• NEWMAR KING AIRE 2014-2015
  • NEWMAR LONDON AIRE 2014-2015
  • NEWMAR MOUNTAIN AIRE 2014-2015

Manufacturer: Newmar Corp.

SUMMARY:

Newmar Corporation (Newmar) is recalling certain model year 2014-2015 King Aire, Essex, London Aire, and Mountain Aire motor homes manufactured November 26, 2013, to November 11, 2014. The wiper blades may separate from the wiper arm connectors, especially when the wipers are used at the high speed setting.

CONSEQUENCE:

If the wiper blades separate from the wiper arms, the driver may have reduced visibility, increasing the risk of a crash.

REMEDY:

The remedy for this recall is still under development. The manufacturer has not yet provided a notification schedule. Owners may contact Newmar customer service at (800)731-8300.

NOTES:

Owners may also contact the National Highway Traffic Safety Administration Vehicle Safety Hotline at 1-888-327-4236 (TTY 1-800-424-9153), or go to www.safercar.gov.

I read a quote in the newspaper recently that I thought was rather interesting. Elon Musk, the founder of Tesla Motors, made a statement concerning the introduction of driverless vehicles. He said that driving cars may become outlawed in the future because having a human behind the wheel is just too dangerous. Of course, he is developing a driverless car that he says will be available by 2023.

Mr. Musk is a true futurist, with possibly more insight than I. Imagine that you get in your car in the driveway, push a button for a destination that is common for you, pour a cup of coffee, lean back and watch the news on the dashboard TV screen and a few minutes later you reach your destination without incident and perfectly safe. That would be cool.

However, this is one technology that, while certainly cool, I hope will never become mandated. Imagine never again being able to turn the key or push the start button, listen to the engine roar, feel the power under your feet and manipulate through traffic. You would miss the control you have of a two-ton machine in your hands as it speeds down the highway. Let’s face it; what you will miss is the art of driving.

Without a doubt though, the driverless car is here and it won’t go away. An auto-piloted vehicle will be common place in a few decades for exactly the reason Mr. Musk voiced above. Automakers started this technological transition with the automatic transmission and moved to cruise control. We now have cars that park themselves, brake for us, give us back-up cameras and show us the way with heads-up-display and GPS. In the very near future, the automated vehicles will read street signs, help you back-in and pull out of a parking space and make the cabin smell nice with a fragrance atomizer.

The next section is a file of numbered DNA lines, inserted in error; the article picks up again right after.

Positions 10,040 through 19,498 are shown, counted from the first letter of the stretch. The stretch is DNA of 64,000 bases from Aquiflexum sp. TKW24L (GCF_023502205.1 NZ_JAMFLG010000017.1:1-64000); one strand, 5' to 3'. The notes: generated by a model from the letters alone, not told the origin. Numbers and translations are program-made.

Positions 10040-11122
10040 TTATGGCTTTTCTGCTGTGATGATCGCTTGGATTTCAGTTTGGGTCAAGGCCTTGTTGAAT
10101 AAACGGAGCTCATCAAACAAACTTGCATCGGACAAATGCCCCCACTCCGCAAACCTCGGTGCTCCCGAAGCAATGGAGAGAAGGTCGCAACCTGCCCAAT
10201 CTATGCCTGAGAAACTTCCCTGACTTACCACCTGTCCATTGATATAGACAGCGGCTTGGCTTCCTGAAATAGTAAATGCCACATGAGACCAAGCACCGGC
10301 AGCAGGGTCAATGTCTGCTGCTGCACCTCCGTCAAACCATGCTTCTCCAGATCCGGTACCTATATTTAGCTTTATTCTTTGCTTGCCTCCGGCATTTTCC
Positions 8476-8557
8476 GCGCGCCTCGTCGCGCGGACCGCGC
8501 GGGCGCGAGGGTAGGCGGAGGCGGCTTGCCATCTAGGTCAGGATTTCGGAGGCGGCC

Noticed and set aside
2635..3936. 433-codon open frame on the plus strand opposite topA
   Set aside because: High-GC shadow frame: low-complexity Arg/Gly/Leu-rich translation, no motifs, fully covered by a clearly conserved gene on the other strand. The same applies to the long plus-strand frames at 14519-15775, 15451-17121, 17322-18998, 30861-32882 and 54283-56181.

My wife, Ann, was reading the other day of a car thief who was thwarted because of a standard transmission. The (would be) crook carjacked a vehicle at gunpoint, but when trying to drive away he discovered the car had a stick shift that he didn’t know how to operate. The police caught him as he was running around the parking lot looking for a different car to steal. I have read articles that claim stick-shift vehicles are a theft deterrent much like an alarm might be. This could be something to consider for us old-school drivers out there.

I have a 2000 Audi A6, with a six-speed standard transmission and dual turbo. It is my baby and I take good care of it. In the future maybe I won’t need to lock it. I’m reasonably sure it won’t be stolen, not because of its looks (racing red with ivory leather interior), but because most of the thieves out there won’t be able to drive it. What will happen years from now when the young adults of the future will not know how to park, steer, or brake a vehicle because they never had to?

Now, I suppose you’re wondering what this has to do with automotive glass. When vehicles begin to drive themselves and driverless cars populate more and more of the highway, will glass breakage fall dramatically? One of the biggest causes of glass breakage are rocks being thrown at high speed from the vehicle in front of you. Will cars be programmed to follow further behind the car in front of them, eliminating tailgating and reducing glass breakage?

I’m not too worried about this one. I think that it is probable that cars will be programmed to follow closely, because vehicle automated systems are more reactive to its surroundings. Increased traffic in the future dictates more tightly-spaced traffic. There is no need to worry about the reaction time of the driver in front or behind you because the automated vehicle will react to the slightest movement it senses. Thus, the automated vehicles may literally be right on your bumper and everyone is still perfectly safe. Now, if they come up with a way to pave roadways with no rocks or potholes, then we are in trouble.